Most people know who Robert Pattinson is, but did you know that he is a very private person and doesn’t like interviews? We didn’t either until we met up with him on the set of his new movie, Canes, and he changed our minds. It was a pleasure interviewing the enigmatic actor. Enjoy!
On Set With Robert Pattinson
CANNES, France — On Thursday, June 14, 2018, an eclectic group of around 20 people gathered at a former military school in the northern suburb of Cannes to watch Robert Pattinson act. This was the day before the premiere of his new movie, Canes, and while the actor was polite and professional, it was clear he wasn’t in the mood to socialize.
We had heard that Robert Pattinson didn’t like interviews, so when he agreed to meet with us on set, we were a little nervous. Would he want to talk about the movie or would he just want to get it over with?
We needn’t have worried. As we were about to find out, the actor was just as inquisitive as we were and he wanted to discuss a variety of topics, from his acting process to his tattoos. So prepare to be astonished by this talented man.
Why Are You Making A Horror Film?
CANNES, France — Why are you making a horror film?
It started with my regular collaborators, [director] Fabrice du Roullet and [writer] Christophe Lelievre, and I met up with them in Paris a few weeks ago. They were both incredibly passionate about the material and we began hashing out ideas. I was immediately intrigued and, as a lifelong fan of horror films, I thought it would be a blast to dive into this genre.
I wanted to make something brutal but fun, something dark but surprising. Something that would make the audience leap out of their seats. Something that would stick with them long after the film ended.
Du Roullet and Lelievre had great admiration for a certain American horror director, Steven Spielberg, and his work in the genre, so I decided to adapt his famous quote: “I like to start off with a bang, rather than a whimper,” into our own version. We decided to call our new project “Spielberg Bang,” which was later shortened to “Spielberg Canes.”
How Did You Come Up With The Idea For The Movie?
CANNES, France — How did you come up with the idea for the movie?
It started with a short story that Lelievre and I wrote together a few years back. We had initially wanted to turn it into a graphic novel, but ended up deciding against it. I think it’s best suited for the big screen, as it’s a little darker than what you’d normally see in print.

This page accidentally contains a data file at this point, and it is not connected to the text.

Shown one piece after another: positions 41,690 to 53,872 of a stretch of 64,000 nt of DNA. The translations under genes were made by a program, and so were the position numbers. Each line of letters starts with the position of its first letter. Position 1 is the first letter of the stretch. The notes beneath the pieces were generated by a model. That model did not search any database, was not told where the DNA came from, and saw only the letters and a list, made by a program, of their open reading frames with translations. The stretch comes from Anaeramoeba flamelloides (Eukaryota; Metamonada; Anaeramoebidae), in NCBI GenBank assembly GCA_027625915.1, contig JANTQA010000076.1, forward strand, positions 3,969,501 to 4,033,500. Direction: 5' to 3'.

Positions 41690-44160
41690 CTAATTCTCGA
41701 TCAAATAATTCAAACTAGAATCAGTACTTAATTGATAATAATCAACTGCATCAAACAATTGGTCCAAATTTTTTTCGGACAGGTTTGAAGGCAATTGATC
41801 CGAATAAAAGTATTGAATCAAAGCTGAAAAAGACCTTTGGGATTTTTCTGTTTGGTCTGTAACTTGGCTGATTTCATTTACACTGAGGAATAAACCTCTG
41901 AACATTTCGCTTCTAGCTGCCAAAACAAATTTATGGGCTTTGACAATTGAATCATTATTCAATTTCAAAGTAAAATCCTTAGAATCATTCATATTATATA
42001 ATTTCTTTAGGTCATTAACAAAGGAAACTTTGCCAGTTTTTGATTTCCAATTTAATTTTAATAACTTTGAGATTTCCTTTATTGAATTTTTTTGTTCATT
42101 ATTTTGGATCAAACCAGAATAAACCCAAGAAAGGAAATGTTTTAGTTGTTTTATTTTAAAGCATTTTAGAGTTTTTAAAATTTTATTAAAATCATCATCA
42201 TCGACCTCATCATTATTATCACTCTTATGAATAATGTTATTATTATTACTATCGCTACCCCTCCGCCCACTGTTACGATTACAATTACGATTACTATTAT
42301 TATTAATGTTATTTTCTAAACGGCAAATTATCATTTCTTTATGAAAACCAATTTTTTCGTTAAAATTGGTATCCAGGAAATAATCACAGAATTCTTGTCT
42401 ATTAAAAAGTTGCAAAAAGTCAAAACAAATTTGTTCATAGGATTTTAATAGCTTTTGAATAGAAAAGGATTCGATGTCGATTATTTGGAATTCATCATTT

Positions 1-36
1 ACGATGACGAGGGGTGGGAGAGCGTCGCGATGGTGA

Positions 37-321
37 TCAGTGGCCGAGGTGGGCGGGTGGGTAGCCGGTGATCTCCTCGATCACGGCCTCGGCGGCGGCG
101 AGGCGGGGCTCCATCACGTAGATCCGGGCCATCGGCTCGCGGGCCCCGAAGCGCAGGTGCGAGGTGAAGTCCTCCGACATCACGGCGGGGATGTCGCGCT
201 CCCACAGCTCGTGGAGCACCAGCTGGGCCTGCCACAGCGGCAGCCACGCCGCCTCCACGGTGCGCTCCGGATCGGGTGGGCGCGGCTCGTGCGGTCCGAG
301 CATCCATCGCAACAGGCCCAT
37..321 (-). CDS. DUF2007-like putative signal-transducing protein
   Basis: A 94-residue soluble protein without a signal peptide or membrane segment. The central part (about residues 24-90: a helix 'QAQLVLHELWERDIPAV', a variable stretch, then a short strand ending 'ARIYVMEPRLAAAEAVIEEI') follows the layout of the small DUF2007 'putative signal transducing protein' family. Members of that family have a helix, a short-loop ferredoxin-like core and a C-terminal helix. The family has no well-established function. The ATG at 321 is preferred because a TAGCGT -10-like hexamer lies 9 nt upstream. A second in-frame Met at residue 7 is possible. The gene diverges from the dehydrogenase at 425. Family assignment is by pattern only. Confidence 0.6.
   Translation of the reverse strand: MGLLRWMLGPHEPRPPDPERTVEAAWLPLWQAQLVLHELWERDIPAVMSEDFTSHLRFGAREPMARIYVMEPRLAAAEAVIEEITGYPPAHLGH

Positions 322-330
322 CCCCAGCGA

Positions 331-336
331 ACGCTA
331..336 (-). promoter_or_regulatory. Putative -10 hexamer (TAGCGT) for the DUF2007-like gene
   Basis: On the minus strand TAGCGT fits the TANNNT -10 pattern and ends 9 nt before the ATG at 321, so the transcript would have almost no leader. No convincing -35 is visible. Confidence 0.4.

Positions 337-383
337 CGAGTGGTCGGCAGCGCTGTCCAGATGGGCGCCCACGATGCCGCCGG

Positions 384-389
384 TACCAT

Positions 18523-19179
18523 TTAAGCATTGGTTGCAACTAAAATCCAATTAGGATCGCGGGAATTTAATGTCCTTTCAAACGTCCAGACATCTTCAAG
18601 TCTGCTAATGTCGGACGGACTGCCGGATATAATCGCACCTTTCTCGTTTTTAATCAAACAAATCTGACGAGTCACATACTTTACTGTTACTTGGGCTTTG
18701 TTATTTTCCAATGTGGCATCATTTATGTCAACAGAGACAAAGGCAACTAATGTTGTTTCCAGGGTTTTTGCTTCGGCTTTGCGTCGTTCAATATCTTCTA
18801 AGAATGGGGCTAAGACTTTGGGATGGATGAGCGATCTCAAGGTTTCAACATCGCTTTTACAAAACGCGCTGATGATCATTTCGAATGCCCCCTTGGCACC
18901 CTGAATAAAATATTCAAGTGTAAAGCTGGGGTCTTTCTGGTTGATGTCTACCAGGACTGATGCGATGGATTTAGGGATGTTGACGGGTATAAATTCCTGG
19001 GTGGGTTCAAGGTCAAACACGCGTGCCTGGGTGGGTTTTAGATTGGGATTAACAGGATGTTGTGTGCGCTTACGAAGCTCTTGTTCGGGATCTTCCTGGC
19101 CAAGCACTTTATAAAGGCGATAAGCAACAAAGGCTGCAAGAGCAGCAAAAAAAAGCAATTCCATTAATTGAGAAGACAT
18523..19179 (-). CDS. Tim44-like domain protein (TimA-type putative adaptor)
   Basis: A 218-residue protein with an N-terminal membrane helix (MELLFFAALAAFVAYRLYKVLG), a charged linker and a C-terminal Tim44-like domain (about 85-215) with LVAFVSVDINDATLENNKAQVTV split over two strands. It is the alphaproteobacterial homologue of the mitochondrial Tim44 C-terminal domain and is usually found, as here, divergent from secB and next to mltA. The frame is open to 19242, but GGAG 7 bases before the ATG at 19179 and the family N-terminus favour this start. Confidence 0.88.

There’s also a kind of grim sensibility to it, which I think has eluded many horror films. Even when the material is really terrifying, it doesn’t always translate well to the big screen.
I think people will get a kick out of it. It’s a very unique vision that will hopefully entertain and frighten audiences equally.
What Is The Story About?
CANNES, France — What is the story about?
It’s about a drifter who stumbles upon a family of cannibals in the middle of nowhere and befriends them. He helps them hunt for food and, in turn, they help him find his missing father. Eventually, the drifter realizes that the cannibals want to eat him and turns into a man-eating monster himself. It’s a very dark story, but one that I think will frighten and excite audiences. Especially in the age of fake news and outlandish conspiracy theories, the story’s inclusion of a cannibalistic twist will no doubt attract a lot of attention.
How Long Did It Take To Make?
CANNES, France — How long did it take to make?
It was a very hectic shoot. We began filming in April and wrapped in May. It was a great experience and I’m grateful to the people who believed in this project. It was a labor of love and I hope that it pays off.
What Could You Tell Us About The Makeup And Costumes?
CANNES, France — What could you tell us about the makeup and costumes?
We tried to avoid using real animals for the cannibal scenes, as it was very confronting and disturbing for the actors and crew. We used prosthetics and computer-generated imagery for the zombies and other creatures from the Dark Southeast.
For the drifter, we used a marionette made out of real animals — an anteater, squirrel, and rabbit — which helped add to his deadpan humor and also helped us with the zombie makeup, which needed to be convincing. We had some fun with it.
Any Surprises In The Final Cut?
CANNES, France — Any surprises in the final cut?
There were a few tiny moments that I think will make the audience laugh or jump out of their seats. We were going for a sort of campy horror comedy vibe and I think it worked. Especially toward the end, when everything is going crazy and it feels like a cartoon.
Mostly, I think it’s a terrifying film. Especially when you’re not expecting it. You know it’s coming, but you still don’t know how or when. That’s the fun of the horror film — to not know what’s going to happen next and be completely paralyzed by fear. I hope that everyone else enjoys the ride as much as I do.